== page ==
BeefTalk: Think Smart, Not More Work
Kris Ringwall, Beef Specialist, NDSU Extension Service
Several years ago, “contentious readability,” or put another way, “drowning in paperwork,” was a new problem for beef producers. Today, the ultimate long-term solution still evades us, but a “kind of” answer was found.
Wintering calves with their mothers cuts back on feed costs and diseases.
Heather Smith Thomas
Calving later in the year, April through June, has its benefits with ample green grass and less need for harvested forage when a cow’s nutritional requirements peak during lactation.
A Rancher’s Creed Pays It Forward
Carroll Collier has learned a few things in the 70 years he has lived on and worked a patch of land in Wise County, Texas. That land, known as Collier Farms for nearly a century, has taught him what works and what doesn’t, what pays a profit and what loses money, and why he does what he does the way he does it.
Stocker cattle management should concentrate on cattle health
Stocker cattle health has always been a challenge, but the challenge has increased over the years and producers may need to beef up their management plans, according to a Texas A&M AgriLife Extension Service specialist. “We have some of the best vaccines and technology available to us, but the mortality number has continued to rise” said Dr. Ted McCollum, AgriLife Extension beef cattle specialist in Amarillo. “Health is the first management challenge faced by stocker cattle producers.”
Cover Crop or Forage Crop…You Decide.
University of Nebraska
With the explosion of interest in cover crops for soil health benefits, many questions are being asked where no real information exists to substantiate the possible answers. The anticipated changes in soil health resulting from cover crop management can take several years or decades to happen. There are many questions about using cover crops as a grazed or mechanically harvested forage since this is the quickest way to recover some production costs associated with establishment.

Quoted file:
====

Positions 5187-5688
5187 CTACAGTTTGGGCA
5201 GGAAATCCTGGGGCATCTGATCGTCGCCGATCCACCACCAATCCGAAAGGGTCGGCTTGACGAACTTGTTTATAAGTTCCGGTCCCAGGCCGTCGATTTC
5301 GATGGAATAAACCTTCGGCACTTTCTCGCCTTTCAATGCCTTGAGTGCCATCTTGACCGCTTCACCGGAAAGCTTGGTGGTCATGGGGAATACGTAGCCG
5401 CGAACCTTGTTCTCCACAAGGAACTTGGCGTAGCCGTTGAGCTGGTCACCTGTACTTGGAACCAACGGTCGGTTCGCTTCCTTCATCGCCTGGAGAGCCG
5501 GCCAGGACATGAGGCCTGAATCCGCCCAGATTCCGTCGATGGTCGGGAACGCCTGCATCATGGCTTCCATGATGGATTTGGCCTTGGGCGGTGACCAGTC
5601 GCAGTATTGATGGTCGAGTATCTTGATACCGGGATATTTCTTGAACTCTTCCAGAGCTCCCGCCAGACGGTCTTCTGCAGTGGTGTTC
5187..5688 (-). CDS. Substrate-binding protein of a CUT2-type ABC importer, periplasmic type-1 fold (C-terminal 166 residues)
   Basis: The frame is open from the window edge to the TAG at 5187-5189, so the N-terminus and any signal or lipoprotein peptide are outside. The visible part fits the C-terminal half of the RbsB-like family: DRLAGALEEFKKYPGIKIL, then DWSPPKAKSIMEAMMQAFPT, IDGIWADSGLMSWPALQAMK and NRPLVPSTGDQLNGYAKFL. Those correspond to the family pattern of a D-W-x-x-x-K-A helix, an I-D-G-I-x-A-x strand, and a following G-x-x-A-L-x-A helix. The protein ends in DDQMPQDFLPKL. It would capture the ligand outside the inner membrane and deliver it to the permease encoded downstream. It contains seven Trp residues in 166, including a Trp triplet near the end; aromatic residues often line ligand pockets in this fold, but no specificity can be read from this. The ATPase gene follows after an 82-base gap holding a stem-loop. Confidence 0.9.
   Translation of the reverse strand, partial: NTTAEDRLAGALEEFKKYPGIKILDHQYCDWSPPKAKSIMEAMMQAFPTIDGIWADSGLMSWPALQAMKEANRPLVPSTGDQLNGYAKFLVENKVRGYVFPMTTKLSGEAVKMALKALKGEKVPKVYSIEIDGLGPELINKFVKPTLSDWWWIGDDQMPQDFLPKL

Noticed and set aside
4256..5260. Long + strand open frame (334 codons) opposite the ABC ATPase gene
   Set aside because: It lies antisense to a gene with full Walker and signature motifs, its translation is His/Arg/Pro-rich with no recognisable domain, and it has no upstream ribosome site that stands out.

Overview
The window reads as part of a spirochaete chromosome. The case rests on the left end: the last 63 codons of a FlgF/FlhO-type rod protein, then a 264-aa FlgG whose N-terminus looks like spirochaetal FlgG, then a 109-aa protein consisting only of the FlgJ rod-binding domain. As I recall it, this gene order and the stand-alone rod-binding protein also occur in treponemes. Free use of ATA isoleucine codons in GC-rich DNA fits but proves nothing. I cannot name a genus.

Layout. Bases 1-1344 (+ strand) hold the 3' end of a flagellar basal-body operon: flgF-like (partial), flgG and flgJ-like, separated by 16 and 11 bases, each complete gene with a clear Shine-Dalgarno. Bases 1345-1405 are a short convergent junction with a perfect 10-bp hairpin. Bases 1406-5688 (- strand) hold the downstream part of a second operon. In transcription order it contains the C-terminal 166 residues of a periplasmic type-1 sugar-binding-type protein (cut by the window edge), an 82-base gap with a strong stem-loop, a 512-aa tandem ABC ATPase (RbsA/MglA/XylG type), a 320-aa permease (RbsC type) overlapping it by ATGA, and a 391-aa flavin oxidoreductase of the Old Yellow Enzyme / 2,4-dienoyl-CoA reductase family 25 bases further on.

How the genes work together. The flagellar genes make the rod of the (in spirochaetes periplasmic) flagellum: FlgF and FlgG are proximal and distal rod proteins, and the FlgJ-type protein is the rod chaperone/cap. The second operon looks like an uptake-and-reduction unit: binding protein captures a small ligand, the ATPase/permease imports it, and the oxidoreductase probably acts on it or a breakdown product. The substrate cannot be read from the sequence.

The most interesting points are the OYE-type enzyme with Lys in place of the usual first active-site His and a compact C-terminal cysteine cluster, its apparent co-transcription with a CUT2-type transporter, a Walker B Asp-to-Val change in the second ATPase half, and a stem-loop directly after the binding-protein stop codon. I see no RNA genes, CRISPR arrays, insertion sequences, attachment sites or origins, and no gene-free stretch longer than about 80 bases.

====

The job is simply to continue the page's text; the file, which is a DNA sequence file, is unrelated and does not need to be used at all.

Angus Elects New Board Officers, Members
The American Angus Association® announced new members and officers elected to its Board of Directors during the 132nd Annual Convention of Delegates in Overland Park, Kan. Those serving the Association for three-year terms are: James Coffey of Hustonville, Ky.; Chuck Grove of Forest, Va.; Mike McCravy of Bowdon, Ga.; Don Schiefelbein of Kimball, Minn.; and Mick Varilek of Geddes, S.D.
How Will VFD Affect You?
A good many cattle producers may yet be unfamiliar with the term. Even if they have heard of a “Veterinary Feed Directive” (VFD), some may not know how or if the federal government’s new VFD-related regulations will affect their operations.
Prepare to Deal with Health Challenges of Weaning
Stephen B. Blezinger, Ph.D., PAS
Every cattle operation is affected by sickness and or even death loss in some manner. A vet put it to me very simply one time: “if you don’t have ‘em, you can’t lose ‘em!”
Want a more efficient cowherd? Start with early-born heifers
Momentum, says Brad White, is a wonderful thing. It will carry a team to win in the fourth quarter and it will carry your cowherd to levels of reproductive efficiency that will benefit your operation for years to come.
Ohio State webinar series offers insights into cost savings when feeding livestock
A four-part webinar series on minimizing costs when feeding livestock is now available to view online, presented by beef experts with the College of Food, Agricultural, and Environmental Sciences at The Ohio State University.